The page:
Can you hold the Eastern Front?

Mr. Jones...

Metro Vickers may be qualified to build up our factories, but they are nothing compared to the engineers, Soviet engineers.

We have building new planes and tanks in Kharkov.

Stalin... In Ukraine?

What? In Ukraine?

Yes, Yes, in Ukraine.

In fact!

Mr. Jones, why don't you see for yourself! I would be happy to arrange a trip for you, to see just how prepared we are.. for an attack from the Germans! or the British.

Paul gave me this before he left.

All the information is there, where he was going.

Wanted me to have it in case he never made it back.


Want some tea?

How goes the agenda now?

I don't have an agenda.

Unless you call truth, an agenda.

Yes, but whose truth?

The truth. There is only one kind. You're so naive.

Journalism is the noblest profession, you follow the facts, wherever it leads.

You don't take sides.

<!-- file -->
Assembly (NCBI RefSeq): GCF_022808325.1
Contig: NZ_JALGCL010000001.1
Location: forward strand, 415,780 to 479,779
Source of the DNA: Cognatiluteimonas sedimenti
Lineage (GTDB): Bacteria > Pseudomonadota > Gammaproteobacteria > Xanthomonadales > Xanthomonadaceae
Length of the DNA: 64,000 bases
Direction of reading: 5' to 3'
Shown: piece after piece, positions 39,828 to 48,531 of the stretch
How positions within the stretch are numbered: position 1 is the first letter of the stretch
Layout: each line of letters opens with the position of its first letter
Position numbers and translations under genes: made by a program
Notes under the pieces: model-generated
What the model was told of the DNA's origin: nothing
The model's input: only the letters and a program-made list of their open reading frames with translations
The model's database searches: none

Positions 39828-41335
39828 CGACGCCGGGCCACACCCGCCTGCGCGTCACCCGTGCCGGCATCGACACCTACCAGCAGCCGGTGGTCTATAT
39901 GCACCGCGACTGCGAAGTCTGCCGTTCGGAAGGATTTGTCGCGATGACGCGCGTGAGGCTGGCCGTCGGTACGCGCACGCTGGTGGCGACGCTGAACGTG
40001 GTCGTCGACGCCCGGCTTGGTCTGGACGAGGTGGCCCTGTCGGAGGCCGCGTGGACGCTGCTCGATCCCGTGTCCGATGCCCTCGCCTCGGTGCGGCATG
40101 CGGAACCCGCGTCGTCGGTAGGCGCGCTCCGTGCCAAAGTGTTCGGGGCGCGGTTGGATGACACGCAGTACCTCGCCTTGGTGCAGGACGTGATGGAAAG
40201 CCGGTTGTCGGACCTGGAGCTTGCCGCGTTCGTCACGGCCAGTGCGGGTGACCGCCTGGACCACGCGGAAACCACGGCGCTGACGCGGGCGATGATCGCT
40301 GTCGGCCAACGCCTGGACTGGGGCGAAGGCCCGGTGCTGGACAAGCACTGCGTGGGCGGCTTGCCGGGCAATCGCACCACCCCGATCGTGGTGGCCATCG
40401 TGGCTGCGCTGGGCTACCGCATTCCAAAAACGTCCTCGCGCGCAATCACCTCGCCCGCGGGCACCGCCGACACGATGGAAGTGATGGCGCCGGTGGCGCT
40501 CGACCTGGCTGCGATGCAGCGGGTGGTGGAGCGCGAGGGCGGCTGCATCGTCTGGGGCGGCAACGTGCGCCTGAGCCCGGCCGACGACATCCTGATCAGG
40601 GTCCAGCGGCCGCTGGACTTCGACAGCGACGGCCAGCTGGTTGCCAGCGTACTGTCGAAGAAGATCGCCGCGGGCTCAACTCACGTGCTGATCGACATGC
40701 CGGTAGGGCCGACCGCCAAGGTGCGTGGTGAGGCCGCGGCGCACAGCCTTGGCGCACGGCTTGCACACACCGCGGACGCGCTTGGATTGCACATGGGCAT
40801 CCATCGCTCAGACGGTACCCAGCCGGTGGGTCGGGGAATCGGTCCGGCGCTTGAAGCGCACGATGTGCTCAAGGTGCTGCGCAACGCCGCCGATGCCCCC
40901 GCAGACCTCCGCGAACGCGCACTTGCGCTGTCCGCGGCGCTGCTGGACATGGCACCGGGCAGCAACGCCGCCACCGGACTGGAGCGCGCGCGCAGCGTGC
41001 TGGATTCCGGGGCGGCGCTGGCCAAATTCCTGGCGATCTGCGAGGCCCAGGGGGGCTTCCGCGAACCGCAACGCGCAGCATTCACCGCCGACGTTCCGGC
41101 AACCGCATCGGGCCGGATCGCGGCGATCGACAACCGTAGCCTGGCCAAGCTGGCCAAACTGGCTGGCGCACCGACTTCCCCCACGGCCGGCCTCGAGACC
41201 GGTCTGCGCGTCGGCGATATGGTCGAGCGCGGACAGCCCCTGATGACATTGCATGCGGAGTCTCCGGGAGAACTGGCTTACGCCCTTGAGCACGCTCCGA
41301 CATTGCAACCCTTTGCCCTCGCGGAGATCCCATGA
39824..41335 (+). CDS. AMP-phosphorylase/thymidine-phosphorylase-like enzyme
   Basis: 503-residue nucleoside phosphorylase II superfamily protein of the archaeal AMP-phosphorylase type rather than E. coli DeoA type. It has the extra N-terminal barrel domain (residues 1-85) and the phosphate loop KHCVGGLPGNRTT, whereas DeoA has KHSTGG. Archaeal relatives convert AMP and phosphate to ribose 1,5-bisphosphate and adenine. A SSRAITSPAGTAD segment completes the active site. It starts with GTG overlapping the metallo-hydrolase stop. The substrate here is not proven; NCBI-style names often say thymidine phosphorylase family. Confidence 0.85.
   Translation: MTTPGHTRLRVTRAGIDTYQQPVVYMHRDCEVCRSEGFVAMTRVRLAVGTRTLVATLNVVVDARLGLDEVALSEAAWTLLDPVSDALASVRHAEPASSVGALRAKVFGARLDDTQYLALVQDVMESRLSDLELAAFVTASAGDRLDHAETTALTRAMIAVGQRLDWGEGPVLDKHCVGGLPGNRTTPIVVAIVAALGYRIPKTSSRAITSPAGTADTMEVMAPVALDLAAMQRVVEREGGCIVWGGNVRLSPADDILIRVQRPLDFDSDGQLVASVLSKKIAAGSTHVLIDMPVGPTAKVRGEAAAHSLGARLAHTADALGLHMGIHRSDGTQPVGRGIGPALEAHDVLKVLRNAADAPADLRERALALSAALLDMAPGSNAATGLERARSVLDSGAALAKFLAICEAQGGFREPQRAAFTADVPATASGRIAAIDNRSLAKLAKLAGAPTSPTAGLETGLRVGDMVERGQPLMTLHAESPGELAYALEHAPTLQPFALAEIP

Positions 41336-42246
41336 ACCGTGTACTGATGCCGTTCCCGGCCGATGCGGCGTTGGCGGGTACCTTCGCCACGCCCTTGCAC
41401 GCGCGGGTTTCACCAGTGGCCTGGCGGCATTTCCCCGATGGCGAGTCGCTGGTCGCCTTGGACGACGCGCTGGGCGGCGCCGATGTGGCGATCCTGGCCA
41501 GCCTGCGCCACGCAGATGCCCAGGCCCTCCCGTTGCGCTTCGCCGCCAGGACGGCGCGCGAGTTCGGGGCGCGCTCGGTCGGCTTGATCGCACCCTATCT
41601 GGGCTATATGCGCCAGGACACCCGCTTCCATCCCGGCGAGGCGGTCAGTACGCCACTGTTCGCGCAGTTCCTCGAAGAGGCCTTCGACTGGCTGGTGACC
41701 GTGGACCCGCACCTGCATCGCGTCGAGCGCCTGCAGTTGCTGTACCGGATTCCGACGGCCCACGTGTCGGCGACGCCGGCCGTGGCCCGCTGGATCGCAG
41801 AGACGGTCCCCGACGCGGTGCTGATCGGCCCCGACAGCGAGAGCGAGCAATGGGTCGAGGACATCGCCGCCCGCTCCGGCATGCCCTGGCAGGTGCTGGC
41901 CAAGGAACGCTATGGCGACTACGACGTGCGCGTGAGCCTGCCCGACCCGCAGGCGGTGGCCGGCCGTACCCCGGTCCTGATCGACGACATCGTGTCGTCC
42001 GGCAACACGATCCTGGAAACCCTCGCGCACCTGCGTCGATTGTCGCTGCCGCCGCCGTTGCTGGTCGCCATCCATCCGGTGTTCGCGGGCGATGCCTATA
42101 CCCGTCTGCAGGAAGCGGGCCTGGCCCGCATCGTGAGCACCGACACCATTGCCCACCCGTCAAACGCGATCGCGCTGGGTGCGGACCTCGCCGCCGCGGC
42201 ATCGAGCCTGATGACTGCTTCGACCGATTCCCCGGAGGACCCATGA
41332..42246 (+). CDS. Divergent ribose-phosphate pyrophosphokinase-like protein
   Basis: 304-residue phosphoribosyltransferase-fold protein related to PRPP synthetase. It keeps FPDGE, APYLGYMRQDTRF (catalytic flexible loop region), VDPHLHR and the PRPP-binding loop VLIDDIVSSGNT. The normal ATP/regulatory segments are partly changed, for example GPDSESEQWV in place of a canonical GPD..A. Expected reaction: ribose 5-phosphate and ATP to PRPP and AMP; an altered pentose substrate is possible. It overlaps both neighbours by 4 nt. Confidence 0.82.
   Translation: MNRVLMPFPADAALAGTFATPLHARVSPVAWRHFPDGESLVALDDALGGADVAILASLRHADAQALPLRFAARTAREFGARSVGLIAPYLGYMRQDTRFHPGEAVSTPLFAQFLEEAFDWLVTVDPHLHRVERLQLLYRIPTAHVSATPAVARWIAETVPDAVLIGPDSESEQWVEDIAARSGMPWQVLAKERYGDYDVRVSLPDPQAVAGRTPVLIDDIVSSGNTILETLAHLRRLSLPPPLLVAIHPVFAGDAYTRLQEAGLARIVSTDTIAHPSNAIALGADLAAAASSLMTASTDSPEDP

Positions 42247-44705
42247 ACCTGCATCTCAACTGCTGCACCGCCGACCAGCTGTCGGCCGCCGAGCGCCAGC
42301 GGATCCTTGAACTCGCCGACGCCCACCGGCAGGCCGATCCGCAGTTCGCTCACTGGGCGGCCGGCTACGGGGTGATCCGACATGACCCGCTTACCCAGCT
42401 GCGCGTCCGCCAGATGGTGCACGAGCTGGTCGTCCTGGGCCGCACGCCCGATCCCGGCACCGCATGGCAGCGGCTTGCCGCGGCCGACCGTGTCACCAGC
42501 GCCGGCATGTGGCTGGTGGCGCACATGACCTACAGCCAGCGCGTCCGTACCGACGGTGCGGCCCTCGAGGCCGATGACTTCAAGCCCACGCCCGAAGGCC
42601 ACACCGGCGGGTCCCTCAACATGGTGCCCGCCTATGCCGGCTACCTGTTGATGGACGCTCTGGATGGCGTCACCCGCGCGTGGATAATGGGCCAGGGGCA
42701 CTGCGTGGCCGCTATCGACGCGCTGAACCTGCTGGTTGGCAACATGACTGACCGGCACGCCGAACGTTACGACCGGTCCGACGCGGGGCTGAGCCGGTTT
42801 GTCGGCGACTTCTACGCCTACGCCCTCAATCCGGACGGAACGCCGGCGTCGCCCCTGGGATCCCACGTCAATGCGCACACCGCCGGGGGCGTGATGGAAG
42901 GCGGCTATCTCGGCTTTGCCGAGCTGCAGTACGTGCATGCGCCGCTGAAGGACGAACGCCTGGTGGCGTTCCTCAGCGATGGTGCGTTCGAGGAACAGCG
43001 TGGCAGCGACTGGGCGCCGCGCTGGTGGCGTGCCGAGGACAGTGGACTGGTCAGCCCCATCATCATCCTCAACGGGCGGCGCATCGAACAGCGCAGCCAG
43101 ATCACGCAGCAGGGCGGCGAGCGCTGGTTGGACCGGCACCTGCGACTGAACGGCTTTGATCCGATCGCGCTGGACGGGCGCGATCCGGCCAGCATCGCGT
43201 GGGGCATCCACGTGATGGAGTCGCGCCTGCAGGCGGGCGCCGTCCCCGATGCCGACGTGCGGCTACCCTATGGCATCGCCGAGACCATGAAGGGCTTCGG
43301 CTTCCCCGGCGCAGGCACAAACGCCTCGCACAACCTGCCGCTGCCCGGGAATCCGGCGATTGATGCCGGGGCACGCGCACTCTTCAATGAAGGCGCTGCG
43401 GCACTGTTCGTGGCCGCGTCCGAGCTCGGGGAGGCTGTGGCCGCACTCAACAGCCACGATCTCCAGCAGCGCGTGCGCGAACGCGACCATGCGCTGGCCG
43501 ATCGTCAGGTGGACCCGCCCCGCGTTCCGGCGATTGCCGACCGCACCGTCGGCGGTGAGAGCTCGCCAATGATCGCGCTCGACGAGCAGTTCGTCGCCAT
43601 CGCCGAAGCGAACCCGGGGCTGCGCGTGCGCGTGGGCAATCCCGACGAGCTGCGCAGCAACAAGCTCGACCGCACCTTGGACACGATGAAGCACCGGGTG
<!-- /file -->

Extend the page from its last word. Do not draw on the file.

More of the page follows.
My father is in the Foreign Service.

I grew up mostly in Berlin. There's no place like it, the freedom of art and music and culture and Nazis destroying everything. So quickly. And I'm afraid for...

I'm...

I'm afraid for my friends..

They're arresting everyone in the Communist Party. We have to succeed. We don't have a choice.

You sound like you work for Stalin.

I don't work for Stalin. I believe in a movement that's bigger than one person.

What if you're wrong?

That's just not another option, is it?

Look there are cycles of history just like thee are cycles of nature.

There's been nothing but war and depression, and now... is a chance to rebuild... their fight for the future, a future for the people, the weak, the workers - and that's what the Soviets are doing.

Do you believe in the state that put four bullets in your friend's back?

No...

I believe that this movement is bigger than any of us.

Paul Klebb was a human sacrifice... Do you hear yourself?


Tea?

I'll go make us some more tea.

The most magnificent musical instrument ever invented.

It's so odd.

Oh, wait... That's it...

And that's the song? Yes, that's the song, yeah.

The only song I can play.

My mother didn't bring much back but this is what she....

Did she teach English in Ukraine?

Stalino? It was Hughesovka back then.